For the Sussexes then, the weekend was a partial success. There were some uplifting pictures, but none with the Queen herself, allegedly to the frustration of their communications gurus and Netflix bosses. Certainly, the couple need to keep the sense of regular royal oxygen around their “brand” in the US. The viral image of Lillibet’s first birthday was tagged along with Meghan’s advocacy work for World Central Kitchen, which supplies meals for those displaced by conflict. In truth, they are in a world in which their business success is closely related to their ability to “leverage” the very Firm they departed from on poor terms. The couple’s heavy reliance on a lucrative Netflix deal for their main income has failed to live up to early promise. When I interviewed the Netflix boss Reed Hastings a couple of years ago, his excitement at clinching the couple’s exclusive rights was palpable. It would, he promised, create “very widely viewed, exclusive content with exclusive access”. Since then the streaming company has lost subscribers and made cutbacks — including a series “Pearl”, a story of “a 12-year-old girl who finds inspiration in a variety of influential women throughout history” co-produced by Meghan and David Furnish, Elton John’s husband.
It’s hardly a secret in LA that the appetite from studio executives for “worthy” didactic projects by Meghan has waned and the couple has reportedly succumbed to inducements to make a “juicier”, “at-home with the Duke and Duchess of Sussex-style” docuseries for Netflix about their life in Montecito.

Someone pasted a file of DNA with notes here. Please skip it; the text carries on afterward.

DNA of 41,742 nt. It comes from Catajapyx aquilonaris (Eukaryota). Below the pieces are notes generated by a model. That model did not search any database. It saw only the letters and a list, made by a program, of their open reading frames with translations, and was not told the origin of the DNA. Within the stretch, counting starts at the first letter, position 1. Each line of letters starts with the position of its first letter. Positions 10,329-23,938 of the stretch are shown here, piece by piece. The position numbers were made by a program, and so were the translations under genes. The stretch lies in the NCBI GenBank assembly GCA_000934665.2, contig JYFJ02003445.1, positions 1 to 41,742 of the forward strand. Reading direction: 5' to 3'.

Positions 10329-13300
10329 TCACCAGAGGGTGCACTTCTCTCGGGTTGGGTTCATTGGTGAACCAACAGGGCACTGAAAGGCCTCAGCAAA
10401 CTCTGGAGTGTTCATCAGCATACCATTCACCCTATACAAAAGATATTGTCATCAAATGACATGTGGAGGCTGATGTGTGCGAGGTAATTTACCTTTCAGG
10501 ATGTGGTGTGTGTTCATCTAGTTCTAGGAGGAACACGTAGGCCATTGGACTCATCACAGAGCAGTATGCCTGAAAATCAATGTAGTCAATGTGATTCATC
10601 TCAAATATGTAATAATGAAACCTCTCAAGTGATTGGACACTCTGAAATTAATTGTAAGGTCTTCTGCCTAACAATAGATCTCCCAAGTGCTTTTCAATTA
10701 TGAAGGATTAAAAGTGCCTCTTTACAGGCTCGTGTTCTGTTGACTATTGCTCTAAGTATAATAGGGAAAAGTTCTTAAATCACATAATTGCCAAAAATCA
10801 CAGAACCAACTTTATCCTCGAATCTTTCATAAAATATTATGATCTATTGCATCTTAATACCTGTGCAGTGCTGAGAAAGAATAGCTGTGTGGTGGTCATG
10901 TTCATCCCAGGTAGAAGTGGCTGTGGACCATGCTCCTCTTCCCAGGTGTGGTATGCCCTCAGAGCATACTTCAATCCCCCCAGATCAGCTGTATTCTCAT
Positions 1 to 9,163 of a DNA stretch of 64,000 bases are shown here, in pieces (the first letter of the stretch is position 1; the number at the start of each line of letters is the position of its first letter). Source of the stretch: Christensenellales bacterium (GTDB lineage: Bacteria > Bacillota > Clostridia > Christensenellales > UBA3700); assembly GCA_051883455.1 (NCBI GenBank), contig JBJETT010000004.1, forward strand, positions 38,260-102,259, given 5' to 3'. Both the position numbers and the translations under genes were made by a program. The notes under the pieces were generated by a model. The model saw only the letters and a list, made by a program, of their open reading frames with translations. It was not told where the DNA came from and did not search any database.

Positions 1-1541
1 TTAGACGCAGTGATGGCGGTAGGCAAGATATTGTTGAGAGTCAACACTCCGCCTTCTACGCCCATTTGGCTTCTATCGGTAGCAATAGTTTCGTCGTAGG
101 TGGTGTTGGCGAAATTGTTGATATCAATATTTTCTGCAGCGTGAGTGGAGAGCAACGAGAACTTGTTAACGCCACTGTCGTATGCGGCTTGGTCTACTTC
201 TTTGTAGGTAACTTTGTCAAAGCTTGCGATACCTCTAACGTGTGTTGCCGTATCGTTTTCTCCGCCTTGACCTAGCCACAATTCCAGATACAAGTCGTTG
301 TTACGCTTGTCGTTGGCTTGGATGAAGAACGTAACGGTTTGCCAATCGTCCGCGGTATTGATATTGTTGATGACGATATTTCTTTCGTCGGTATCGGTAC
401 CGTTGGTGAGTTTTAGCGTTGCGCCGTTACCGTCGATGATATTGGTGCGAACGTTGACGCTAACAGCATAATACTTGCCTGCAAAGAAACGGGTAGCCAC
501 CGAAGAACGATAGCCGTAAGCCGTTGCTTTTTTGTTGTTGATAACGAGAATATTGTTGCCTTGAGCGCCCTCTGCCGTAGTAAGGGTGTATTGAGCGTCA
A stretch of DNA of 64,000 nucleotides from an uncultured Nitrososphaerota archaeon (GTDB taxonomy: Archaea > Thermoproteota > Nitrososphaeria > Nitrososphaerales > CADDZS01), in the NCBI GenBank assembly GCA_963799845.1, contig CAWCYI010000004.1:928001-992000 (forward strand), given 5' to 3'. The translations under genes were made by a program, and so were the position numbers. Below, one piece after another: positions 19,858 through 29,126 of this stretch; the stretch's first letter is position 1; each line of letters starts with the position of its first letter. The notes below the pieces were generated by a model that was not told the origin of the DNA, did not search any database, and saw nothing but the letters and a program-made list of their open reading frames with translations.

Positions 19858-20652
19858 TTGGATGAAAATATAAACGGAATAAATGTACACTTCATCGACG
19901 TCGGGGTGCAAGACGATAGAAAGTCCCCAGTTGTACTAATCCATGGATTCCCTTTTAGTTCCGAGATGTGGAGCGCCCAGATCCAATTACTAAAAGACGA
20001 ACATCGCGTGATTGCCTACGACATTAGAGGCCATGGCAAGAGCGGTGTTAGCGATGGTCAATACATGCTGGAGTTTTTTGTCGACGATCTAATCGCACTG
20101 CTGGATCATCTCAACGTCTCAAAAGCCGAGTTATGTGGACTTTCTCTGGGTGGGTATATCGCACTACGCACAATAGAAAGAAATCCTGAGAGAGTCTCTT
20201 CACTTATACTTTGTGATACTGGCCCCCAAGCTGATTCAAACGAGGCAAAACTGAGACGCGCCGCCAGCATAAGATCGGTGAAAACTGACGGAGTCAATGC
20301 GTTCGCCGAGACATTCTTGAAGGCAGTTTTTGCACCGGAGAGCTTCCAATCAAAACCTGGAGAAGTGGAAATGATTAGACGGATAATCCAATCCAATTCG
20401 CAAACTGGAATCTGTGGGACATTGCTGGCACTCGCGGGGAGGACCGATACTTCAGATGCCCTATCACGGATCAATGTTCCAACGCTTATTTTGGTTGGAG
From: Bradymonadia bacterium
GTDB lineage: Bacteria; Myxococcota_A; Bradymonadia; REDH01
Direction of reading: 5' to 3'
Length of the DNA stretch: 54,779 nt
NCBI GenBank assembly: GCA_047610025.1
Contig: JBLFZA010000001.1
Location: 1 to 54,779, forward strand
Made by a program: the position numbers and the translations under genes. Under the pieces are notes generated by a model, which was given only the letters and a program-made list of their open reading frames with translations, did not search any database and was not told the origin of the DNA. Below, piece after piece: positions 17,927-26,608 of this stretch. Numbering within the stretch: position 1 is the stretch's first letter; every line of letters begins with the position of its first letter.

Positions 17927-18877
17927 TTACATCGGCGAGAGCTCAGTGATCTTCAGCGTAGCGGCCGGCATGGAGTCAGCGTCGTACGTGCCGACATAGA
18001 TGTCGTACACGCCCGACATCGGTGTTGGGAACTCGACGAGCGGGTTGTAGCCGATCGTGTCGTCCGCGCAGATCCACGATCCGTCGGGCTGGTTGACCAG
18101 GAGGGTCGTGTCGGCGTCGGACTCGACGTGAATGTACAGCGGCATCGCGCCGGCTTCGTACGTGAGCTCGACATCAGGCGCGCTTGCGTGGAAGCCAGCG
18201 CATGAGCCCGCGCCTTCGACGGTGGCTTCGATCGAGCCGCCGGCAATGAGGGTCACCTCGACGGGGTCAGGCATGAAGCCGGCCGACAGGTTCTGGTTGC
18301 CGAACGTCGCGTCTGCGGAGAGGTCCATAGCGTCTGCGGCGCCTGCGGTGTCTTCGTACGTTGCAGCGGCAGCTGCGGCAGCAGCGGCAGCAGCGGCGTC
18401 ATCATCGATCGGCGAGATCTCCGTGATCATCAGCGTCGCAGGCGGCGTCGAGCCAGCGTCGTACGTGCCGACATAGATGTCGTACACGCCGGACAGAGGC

While, for the most part, the couple receive snarky press coverage in the UK, the images of Meghan in a Dior “greige” coat and Grace Kelly diamond earrings at the jubilee were widely viewed. As one glossy-magazine photographer in New York puts it, “Kate and William are great for the European market and that has boosted their international appeal. Here [in the US], there is still a fascination with the actress -and-prince romance and a lot of sympathy for them.”
To that end, the relentless subplot of Meghan’s “sad dad” Thomas Markle surfaced once again over the weekend when he was photographed being transported across the border from his Mexican home to a hospital in California after an apparent stroke. That also places pressure on Meghan to “reach out” to a father and family who, whatever the health complications, have been unforgiving in blaming her for a rift reaching back before her wedding to Harry.
But in this long-runnning family drama, it is the episode featuring the Windsors which makes the plot turn. And, in a good way, the jubilee proved an anti-climax, demonstrating that, with heroic amounts of pre-organisation and no small degree of avoidance footwork by the main royals, the glamorous but troublesome duo can return for royal events “without world war three starting”, as one acquaintance of the Cambridges puts it wearily. Still, from the “photo wars” to the military timetabling, it remains a right royal minefield. The Sussexes have left the royal family but do not really wish to escape it. They depend, for fame and prosperity, on a connection with the “firm”. It’s a dutiful pause in hostilities, in honour of a beloved Queen and (great) grandmother, but it surely isn’t the end of them.
Anne McElvoy presents The Economist Asks podcast interview show which has featured the Duchess of Sussex; economist.com